In a new study, researchers found that patients with inactive cancer and not currently undergoing treatments also face a significantly higher risk of severe illness from COVID-19.
The findings underscore the importance of COVID-19 mitigation, like social distancing and mask-wearing, and vaccinations for all patients, not just those recently diagnosed or with active disease.
The research was conducted by a team from Penn Medicine.
Past reports have established an increased risk of severe disease and death for sick or hospitalized cancer patients with COVID-19 compared to patients without cancer, but less is known about patients in the general population.
In the study, the team analyzed the records of more than 4,800 patients who had been tested for COVID-19 from the Penn Medicine BioBank.
Of the 328 positive COVID-19 cases through June 2020, 67 (20.7%) had a cancer diagnosis in their medical history (80.6% with solid tumor malignancy and 73.1% with inactive cancer).
Patients with COVID-19 — including both those with active cancer (18) and inactive cancer (49) — had higher rates of hospitalizations compared to non-cancer patients (55.2% vs. 29%), intensive care unit admissions (25.7% vs. 11.7%), and 30-day mortality (13.4% vs. 1.6%).
While worse outcomes were more strongly linked to those with active cancer, patients in remission also faced an overall increased risk of more severe disease compared to COVID-19 patients without cancer.
Notably, the proportion of Black patients — who make up 20% of the patients in the biobank — was much higher in both cancer and non-cancer COVID-19-positive patients (65.7% and 64.1%, respectively) compared to all patients tested for SARS-CoV-2.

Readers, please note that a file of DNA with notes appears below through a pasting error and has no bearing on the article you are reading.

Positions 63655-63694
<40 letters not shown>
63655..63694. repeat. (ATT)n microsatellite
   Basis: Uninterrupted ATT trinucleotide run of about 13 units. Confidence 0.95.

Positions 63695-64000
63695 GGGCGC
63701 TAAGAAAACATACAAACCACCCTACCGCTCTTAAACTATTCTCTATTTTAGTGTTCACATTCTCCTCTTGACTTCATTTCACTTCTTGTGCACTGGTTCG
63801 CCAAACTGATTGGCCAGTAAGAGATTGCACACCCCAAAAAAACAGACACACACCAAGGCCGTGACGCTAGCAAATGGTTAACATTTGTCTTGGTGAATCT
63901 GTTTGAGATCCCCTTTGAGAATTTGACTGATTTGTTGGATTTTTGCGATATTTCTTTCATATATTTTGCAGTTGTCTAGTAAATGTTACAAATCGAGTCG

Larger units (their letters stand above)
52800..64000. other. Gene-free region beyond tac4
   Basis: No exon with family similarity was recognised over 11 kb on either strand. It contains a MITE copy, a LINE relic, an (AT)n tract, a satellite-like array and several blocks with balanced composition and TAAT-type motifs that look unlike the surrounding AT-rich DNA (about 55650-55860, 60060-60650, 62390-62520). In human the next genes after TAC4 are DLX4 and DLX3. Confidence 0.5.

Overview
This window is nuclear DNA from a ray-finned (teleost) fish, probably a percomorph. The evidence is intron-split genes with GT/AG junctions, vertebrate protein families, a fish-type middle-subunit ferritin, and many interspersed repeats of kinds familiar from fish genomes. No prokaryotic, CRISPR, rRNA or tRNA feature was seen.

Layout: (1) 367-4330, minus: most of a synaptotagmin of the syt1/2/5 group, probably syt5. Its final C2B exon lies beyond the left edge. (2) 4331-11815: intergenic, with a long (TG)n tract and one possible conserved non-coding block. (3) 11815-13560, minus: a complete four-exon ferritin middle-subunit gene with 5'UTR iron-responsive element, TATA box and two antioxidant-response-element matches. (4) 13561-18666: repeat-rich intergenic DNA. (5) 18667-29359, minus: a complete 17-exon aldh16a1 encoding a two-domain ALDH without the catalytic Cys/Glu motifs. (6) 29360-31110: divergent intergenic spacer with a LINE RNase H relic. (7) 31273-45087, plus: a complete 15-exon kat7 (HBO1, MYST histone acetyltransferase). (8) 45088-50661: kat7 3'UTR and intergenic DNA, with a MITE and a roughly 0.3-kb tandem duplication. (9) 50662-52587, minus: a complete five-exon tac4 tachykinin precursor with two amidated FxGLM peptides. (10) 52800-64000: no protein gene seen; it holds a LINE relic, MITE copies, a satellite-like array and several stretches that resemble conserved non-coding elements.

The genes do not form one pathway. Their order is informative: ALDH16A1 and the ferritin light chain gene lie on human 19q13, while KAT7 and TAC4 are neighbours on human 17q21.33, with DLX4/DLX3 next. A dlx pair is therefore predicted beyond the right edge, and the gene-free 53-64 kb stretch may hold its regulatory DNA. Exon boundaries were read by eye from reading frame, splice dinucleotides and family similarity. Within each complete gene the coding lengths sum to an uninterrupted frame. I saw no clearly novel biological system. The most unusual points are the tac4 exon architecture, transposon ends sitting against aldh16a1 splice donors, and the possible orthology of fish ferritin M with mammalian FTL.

The findings parallel prior reports showing the disproportionate impact of COVID-19 on minority communities.
Studies show that cancer patients have a higher risk of COVID-19 complications, due in part to factors such as older age, higher smoking rates, comorbidities, frequent health care exposures, and the effects of cancer therapies.
These latest results also suggest cancer itself and its impact on the body may play a role in exacerbating COVID-19 infections.
In a separate, related study, researchers report that cancer patients receiving in-person care at a facility with aggressive mitigation efforts have an extremely low likelihood of COVID-19 infection.
The results suggest those efforts, when combined with social distancing outside the healthcare setting, may help protect vulnerable cancer patients from COVID-19 exposure and infection.
One author of the study is Kara N. Maxwell, MD, Ph.D., an assistant professor of Hematology-Oncology and Genetics.
The study is published in JNCI Cancer Spectrum.
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